Lessons Learnt from a Humble Shoe Lace


A change is most often not welcomed by most of us, especially when we’ve been doing things be it chores, routines or anything in a manner which we are most comfortable or rather contended doing it for years unknown to us as well. As an individual changing a few good habits and some not so good ones has been quite challenging for me, one because of the resistance to change (most often a conflict), fear of the impact of the change and reasons that are still unknown. While I still contemplate on whether change is good or no, right or wrong, acceptable or unacceptable I came across this article on how tying a shoelace in the right manner or rather a better way helped shed light on the impact of how good a change can be in addition to the new profound knowledge one gains through small changes. So this is how the story unfolds.

The morning walk with my spouse is a ritual I quite enjoy and look forward to. So to fuel our endeavour I recently bought myself an expensive pair of new sports shoes and disposed off my old walking shows (first change started here). So you may imagine what excitement I had to put them on and start off my morning walk. After 20 minutes into the walk, one of the shoe laces came undone. As I stopped and bend down to tie the lace, I didn’t quite think much about it. Another 30 odd minutes into the walk and it was the second time I saw my laces had loosened out. Now that is what runs through my mind, ‘definitely these are branded shoes from a good store, the smooth rounded nylon laces definitely should be the best, then why do they come undone?’ I somehow wasn’t convinced that there could be a problem with the laces. Does this sound familiar with any of you..??

The shoelaces coming off soon became a regular, recurring phenomenon. This was often interrupting – the flow of the conversation – and the walks of course – to tie my shoelaces. I began to wonder why the folks of this famous brand couldn’t provide better laces, given the high price I paid for the shoes. I simple felt I should go and return it back and pick up another pair all because of the stupid laces. L Meanwhile you can imagine how my spouse’s irritation is mounting up, as I sat down yet again to tie my shoelaces. I can bet he would’ve been thinking “all her life she’s worn shoes and now she doesn’t even know how to tie her shoelaces right?”

Determined to set it right and yet unsure of what I should do to tackle this, I decided to do what all intellectually curious thinker do when you aren’t sure. Yes, you are right I Googled it out. Bingo! I searched for “how to tie shoelaces?” Now Google enlightened me that there are infact two ways of tying a shoelace (and I knew the only one which I was using for years that I have lost count of). Very similar in technique, but very different in outcomes. As you make a loop out of one lace and hold it, and get the other lace around it, it makes a huge difference whether you bring the other lace from above the first loop – or from below it. Bring it from above and you have a weak know. But you take it from below – and you will have a knot that’s strong. There is a weak knot – and a strong knot. Surprising isn’t it? (now this was a learning for me). And as it turned out, all along I had been tying a weak knot for my laces. Armed with this new-found knowledge – and the secretly acquired new technique, I began to tie my shoelaces the new way – and it worked. J No more interruptions in the walk, the laces stayed in place. And as a bonus I now had a delighted husband too knowing that his wife had finally mastered an essential life skill. The shoelace problem is thankfully out of the way now, but the lessons learnt have remained and trust me they are relevant for us all.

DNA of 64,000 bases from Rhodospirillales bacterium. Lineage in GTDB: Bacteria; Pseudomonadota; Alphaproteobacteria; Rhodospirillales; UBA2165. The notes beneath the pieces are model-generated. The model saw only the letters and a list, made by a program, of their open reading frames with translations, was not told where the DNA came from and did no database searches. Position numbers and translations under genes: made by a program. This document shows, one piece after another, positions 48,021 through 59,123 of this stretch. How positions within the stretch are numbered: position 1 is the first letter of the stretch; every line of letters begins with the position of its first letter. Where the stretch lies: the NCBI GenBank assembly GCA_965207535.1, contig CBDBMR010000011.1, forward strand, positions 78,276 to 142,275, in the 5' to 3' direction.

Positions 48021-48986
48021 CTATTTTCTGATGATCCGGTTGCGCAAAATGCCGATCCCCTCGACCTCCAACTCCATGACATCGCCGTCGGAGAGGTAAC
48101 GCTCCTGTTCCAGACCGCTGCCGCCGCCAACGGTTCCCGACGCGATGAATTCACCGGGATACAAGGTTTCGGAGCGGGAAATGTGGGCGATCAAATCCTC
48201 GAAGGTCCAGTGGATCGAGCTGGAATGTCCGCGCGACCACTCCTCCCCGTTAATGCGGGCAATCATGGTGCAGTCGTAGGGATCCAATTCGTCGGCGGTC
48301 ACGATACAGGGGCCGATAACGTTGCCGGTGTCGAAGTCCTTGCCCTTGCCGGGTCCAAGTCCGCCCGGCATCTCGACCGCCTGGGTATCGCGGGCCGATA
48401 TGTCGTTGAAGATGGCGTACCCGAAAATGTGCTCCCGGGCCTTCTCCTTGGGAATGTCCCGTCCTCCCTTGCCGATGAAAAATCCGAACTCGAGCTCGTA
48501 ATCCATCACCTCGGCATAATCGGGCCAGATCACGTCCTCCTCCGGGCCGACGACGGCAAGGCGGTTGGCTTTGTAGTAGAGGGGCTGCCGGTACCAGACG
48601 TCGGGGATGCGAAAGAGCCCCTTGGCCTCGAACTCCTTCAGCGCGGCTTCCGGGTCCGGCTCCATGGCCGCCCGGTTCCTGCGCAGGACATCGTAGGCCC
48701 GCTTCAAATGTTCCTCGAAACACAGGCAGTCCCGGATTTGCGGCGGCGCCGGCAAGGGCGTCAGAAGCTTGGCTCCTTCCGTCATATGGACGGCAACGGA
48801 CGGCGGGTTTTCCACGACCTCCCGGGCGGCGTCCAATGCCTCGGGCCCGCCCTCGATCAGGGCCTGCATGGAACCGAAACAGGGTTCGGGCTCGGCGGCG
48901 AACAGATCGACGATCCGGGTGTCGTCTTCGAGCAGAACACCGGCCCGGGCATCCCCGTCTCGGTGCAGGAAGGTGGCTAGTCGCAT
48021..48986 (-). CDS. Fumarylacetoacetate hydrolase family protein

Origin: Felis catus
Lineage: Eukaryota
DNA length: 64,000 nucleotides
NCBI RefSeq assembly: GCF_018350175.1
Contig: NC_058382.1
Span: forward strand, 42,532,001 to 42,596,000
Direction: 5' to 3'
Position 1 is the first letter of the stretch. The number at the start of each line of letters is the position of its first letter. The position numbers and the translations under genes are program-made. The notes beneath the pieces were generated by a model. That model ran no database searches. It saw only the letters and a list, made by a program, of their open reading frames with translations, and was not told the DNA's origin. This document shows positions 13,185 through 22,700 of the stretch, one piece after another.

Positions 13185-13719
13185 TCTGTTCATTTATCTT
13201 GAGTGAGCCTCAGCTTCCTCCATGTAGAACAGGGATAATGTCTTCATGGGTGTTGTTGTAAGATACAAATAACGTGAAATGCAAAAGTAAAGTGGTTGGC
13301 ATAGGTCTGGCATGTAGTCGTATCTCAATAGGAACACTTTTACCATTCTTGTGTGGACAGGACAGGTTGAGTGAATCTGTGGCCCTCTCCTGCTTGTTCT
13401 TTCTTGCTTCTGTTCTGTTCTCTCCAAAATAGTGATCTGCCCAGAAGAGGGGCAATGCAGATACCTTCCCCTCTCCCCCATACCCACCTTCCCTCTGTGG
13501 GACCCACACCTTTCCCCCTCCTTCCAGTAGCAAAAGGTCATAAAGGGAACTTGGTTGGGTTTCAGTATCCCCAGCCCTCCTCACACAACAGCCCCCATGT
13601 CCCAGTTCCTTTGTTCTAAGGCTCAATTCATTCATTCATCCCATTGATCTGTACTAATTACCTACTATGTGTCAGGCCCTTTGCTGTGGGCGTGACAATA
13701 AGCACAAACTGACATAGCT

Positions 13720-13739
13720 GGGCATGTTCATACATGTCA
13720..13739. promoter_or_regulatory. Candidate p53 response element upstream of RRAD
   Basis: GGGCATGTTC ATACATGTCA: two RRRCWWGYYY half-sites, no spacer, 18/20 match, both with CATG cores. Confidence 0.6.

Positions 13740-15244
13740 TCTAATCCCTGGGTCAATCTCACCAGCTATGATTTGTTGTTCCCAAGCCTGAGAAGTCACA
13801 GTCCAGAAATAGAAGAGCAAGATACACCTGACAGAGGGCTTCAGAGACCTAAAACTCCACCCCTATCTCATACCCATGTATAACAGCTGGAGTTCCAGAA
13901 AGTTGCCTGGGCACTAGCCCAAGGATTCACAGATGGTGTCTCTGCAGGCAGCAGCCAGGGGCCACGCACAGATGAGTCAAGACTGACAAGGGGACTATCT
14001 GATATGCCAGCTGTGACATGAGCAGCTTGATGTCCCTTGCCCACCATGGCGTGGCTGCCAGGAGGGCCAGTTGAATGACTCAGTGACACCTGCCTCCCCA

• First, just because you have been doing something for years it doesn’t mean that you have been doing it right. Maybe there is a better way – ever thought so? You just need to be willing to learn.
  • Second, when things go wrong, the temptation to blame others can be very strong (don’t we all do it sometimes?). Laces coming off? It is the manufacturer’s fault! It takes courage to introspect and say maybe, just maybe, the fault lies within. Own the problem and you’ll empower yourself to find a solution.
  • Third, change is hard. Doing things differently is harder than it seems. In life and work or even business, we all get used to a process, a pattern of work, habits get formed and they are hard to change. Acknowledge that. Change takes effort – and time and commitment too.

And finally, it’s useful to remember that small changes can make a big impact. A simple thing like getting the lace from above the loop – or below it – can make a huge difference. It can keep your shoes on your feet and it also brought a smile on my husband’s face (after all everyone wants a happy spouse :).

Next time if you are looking to drive a change initiative be it in your life or at work, think of the shoe lace. Skip the blame game. Take ownership. Start Small. See if there is a better way. Recognise that change is hard. And then, as the change kicks in get ready to appreciate and be appreciated.




6 thoughts on “Lessons Learnt from a Humble Shoe Lace

  1. A lovely write up but I remember reading this one on a WhatsApp forward! Very nice of you to forward that in your blog as I did not mind reading it once again! I suggest that you put a note about the source too!


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